Caregiving

Understanding Caregiving

A 2015 report by the National Alliance for Caregiving and AARP found that 43.5 million Americans are providing unpaid care for an adult or child. Caregiving may involve shopping, housekeeping, providing transportation, feeding, bathing, toilet assistance, dressing, walking, coordinating appointments and medical treatments, and managing a person’s finances. To provide unpaid care is often an act of love and devotion, but also a great drain on one's physical and psychological resources. Caregivers frequently feel as though they are on call 24 hours a day, 7 days a week, which can cause great stress and anxiety. Women are more likely to take on the caregiver role, although men do as well. Their patients are loved ones, most often a parent, spouse, or child (of any age) with special medical needs. Caregivers must pay particular attention to their own needs, or they risk burning out and being of no use to their loved one.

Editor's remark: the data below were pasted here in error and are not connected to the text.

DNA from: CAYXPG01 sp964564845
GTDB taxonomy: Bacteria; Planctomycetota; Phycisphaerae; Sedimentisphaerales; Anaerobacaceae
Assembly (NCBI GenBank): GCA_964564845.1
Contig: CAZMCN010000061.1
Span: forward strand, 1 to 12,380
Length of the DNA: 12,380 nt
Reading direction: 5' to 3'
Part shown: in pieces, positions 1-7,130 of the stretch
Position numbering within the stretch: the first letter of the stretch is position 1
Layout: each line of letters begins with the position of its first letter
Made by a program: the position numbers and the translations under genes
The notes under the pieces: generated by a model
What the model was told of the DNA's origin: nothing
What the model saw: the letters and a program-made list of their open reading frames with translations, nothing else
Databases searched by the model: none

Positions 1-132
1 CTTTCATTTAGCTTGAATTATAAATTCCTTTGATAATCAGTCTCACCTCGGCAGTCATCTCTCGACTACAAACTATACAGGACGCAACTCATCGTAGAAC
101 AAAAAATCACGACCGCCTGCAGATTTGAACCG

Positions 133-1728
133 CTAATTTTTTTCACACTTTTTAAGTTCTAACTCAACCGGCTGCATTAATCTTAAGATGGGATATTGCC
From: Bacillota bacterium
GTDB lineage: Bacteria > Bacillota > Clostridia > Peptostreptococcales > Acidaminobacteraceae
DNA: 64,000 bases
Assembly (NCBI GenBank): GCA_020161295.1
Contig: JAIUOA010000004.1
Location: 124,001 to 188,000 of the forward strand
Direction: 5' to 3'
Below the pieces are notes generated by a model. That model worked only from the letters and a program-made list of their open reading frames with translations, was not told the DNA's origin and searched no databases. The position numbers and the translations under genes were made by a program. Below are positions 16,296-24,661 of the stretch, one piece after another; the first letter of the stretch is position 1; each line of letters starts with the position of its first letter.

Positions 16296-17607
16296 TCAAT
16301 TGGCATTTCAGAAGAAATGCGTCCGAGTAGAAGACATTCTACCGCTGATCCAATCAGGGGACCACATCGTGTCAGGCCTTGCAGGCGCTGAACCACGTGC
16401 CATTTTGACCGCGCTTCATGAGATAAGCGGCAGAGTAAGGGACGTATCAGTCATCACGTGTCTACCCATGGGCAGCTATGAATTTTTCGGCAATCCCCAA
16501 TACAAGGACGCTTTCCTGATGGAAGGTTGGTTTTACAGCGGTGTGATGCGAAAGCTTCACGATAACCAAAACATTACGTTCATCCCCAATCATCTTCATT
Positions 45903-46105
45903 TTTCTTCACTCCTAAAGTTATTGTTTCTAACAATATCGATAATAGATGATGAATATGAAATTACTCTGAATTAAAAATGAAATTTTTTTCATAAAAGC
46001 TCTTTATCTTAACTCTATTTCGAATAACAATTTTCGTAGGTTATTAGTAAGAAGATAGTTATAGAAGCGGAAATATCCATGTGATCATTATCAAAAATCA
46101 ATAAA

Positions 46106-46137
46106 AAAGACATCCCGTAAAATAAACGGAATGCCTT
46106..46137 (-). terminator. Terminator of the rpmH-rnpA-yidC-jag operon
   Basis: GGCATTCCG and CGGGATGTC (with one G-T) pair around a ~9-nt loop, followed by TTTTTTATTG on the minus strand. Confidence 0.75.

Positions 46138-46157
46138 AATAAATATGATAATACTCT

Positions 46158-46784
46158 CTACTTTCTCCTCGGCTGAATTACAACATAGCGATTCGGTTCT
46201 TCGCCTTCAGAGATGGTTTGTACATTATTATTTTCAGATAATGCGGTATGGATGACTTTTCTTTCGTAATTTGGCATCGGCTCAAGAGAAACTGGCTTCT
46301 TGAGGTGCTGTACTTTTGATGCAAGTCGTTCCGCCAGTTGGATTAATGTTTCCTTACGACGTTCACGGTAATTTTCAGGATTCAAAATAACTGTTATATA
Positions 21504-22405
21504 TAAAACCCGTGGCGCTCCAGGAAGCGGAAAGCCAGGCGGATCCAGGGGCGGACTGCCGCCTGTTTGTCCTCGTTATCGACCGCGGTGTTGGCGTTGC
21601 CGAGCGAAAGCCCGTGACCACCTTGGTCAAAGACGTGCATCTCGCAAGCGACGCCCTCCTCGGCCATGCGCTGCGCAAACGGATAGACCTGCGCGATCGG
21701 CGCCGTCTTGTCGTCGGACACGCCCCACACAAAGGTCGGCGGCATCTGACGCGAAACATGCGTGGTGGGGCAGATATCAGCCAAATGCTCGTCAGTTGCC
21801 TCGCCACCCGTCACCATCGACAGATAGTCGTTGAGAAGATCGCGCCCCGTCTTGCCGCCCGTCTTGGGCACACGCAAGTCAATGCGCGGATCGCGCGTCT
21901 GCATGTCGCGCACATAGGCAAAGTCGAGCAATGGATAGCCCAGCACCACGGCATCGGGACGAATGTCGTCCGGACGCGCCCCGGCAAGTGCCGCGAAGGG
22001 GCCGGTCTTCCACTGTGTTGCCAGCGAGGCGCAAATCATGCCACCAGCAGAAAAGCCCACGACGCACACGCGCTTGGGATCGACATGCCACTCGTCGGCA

Take Good Care

The act of caregiving creates an intimate, two-way relationship between caregiver and the person needing care. While the caregiver struggles to meet the individual's daily requirements, they cannot neglect their own health. Those who are responsible for many individuals at the same time—for example, aging parents and young children—often put their own health and needs last. Caregivers must also pay attention to their mental and emotional resources: Burnout and empathy depletion are common and need to be treated seriously. Balancing the needs of the family and the self is key.

CONNECTED TOPICS

Stress, Aging, Burnout, Family Dynamics

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